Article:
The Superior Vapour Guide to Vape Etiquette
Have you ever wanted to vape but just been utterly confused when and where to do it? Is the lack of a clear set of universally accepted social guidelines getting you down? You’re not alone, more than half of the 2000 vapers surveyed by e-cigarette brand Vype, complained they were utterly “baffled” about the logistics of their vaping habits.
In a world of uncertainty, sometimes we all need to seek the comfort of a strict set of arbitrary rules and regulations imposed upon our favourite habits. Which is why, here at Superior Vapour, we’ve worked around the clock to bring you our light-hearted take on the recently published etiquette guide to vaping in polite society. Never again will you wander the streets on your lunch break trying to find an appropriate place to vape, or express your boundless confusion via the medium of a survey, just follow our tips and we promise you, it’ll all be okay.
We know that sometimes vaping around other non-vapers can be a social minefield, when do those vapour clouds turn to storm clouds? Follow our simple etiquette tips to ensure that you’re always vaping politely.
DO always vape in a job interview
Always make sure to let a potential employer know where your true loyalties lie and be clear that your job will always come second to vaping.
Creating a memorable first impression and impressing your future employer with demonstrable core competencies are key elements to really nailing that job. Making your employer wait until you finish vaping to answer a question is an efficient way to show you’re an excellent communicator with a firm grasp on the importance of prioritising.
DO always vape in someone’s face
Some people will complain about the invasion of personal space and boundaries etc. etc. but they’ll get over it as soon as they can almost taste the sweet second-hand flavour of your new e-juice. Besides, it’s hardly like it’s second-hand smoke.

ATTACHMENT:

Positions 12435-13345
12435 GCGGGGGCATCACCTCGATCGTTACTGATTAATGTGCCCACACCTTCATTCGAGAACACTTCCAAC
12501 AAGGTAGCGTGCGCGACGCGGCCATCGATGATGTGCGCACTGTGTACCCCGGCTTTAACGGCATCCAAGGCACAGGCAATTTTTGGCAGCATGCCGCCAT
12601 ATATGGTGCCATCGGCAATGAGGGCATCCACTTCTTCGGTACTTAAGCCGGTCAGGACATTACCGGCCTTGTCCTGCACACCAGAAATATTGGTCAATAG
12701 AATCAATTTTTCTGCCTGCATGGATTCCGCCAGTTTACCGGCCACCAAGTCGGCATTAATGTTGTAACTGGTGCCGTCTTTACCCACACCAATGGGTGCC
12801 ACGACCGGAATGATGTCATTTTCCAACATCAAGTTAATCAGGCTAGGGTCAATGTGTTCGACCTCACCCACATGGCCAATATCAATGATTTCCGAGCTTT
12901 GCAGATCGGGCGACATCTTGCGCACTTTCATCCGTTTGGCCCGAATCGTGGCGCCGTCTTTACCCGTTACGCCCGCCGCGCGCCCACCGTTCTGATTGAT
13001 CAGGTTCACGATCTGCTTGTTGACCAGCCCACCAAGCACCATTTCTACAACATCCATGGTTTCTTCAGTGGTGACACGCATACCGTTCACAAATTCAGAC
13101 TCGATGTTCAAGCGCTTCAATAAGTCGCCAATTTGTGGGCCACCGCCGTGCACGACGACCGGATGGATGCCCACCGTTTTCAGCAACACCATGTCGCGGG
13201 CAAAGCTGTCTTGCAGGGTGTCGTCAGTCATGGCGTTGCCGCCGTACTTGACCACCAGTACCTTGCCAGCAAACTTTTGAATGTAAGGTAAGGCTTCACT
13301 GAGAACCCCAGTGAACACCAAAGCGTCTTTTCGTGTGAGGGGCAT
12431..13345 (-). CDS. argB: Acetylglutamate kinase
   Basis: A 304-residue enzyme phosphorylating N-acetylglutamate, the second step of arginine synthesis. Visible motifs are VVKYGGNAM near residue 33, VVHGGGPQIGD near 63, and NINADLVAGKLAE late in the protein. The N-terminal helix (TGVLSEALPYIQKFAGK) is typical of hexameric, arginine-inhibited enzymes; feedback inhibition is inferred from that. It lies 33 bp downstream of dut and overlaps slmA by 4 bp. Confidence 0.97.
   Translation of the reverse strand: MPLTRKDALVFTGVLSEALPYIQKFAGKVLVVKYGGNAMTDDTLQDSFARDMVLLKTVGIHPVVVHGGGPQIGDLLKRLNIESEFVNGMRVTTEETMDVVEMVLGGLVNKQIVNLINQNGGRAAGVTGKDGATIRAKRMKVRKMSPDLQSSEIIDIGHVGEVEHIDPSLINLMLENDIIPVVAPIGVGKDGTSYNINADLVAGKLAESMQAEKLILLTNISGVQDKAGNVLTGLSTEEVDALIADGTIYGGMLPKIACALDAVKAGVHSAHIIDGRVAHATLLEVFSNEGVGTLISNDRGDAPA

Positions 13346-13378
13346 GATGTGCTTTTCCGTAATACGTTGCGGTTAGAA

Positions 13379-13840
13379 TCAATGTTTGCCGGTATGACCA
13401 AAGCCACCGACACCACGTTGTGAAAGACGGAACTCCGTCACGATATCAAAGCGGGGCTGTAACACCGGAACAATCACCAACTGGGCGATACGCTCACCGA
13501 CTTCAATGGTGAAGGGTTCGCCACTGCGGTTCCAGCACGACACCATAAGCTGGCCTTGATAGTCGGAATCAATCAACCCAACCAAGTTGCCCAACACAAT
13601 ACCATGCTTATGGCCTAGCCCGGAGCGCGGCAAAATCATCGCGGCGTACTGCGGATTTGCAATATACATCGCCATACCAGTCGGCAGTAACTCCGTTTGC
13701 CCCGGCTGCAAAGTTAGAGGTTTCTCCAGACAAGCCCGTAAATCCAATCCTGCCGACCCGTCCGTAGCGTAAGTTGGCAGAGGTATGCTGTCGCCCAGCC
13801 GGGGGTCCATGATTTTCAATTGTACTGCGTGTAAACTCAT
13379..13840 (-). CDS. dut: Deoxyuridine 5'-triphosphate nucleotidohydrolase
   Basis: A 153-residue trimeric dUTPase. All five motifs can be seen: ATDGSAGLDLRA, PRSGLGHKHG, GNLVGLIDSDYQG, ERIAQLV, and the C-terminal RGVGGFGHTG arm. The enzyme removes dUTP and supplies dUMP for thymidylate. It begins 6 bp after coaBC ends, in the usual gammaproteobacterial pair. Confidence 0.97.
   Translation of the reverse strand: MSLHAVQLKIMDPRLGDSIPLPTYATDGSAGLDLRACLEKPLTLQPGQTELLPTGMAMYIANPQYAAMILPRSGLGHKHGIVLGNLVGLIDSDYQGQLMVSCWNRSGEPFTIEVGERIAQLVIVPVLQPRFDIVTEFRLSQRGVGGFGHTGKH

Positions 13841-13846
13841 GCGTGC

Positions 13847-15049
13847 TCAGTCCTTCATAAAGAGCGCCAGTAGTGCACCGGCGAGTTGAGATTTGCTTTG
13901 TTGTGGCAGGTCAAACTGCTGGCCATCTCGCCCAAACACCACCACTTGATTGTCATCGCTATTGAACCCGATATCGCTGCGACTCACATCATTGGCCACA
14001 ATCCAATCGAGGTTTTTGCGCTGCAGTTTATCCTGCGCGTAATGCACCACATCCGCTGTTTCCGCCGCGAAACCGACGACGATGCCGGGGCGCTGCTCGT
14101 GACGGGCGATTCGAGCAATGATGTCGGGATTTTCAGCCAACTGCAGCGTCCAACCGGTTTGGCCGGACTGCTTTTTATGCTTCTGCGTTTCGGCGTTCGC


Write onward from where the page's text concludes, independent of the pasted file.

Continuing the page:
DO always vape in confined spaces
Usually doing anything that disturbs the precariously balanced eco-system of a densely populated confined public space, like a bus, would be cause for passive aggressive stares, but somehow no-one seems to care about clouds of vapour infiltrating their air space. Vaping in a confined space is truly economical, none of that vapour is getting wasted. If you’re feeling extra benevolent, why not pass it around so everyone else can get a little more of the joy?
DO always vape in bed
Nothing says romance like a heady cloud of Mf’n Boston Cream Pie. Set the tone for a night of pure bliss by completely ignoring the needs of your significant other and spending some quality time with your vape mod.
DO always vape in queues
The ubiquitous cornerstone of British society and full of people who are stuck with you and your vapour clouds for the foreseeable future, the queue, is, obviously, an excellent place to vape. A queue, for all you sub ohm vapers out there, also provides you with an excellent opportunity to show off those big clouds to a captive audience. Entertain and impress as you wait.
The Do Not’s
DO NOT ask about private locations vaping policies
Whilst vaping has yet to be banned by law in most public premises, private businesses do have the right to withdraw service or entry using their own discretion, but who cares? You’ll find out soon enough!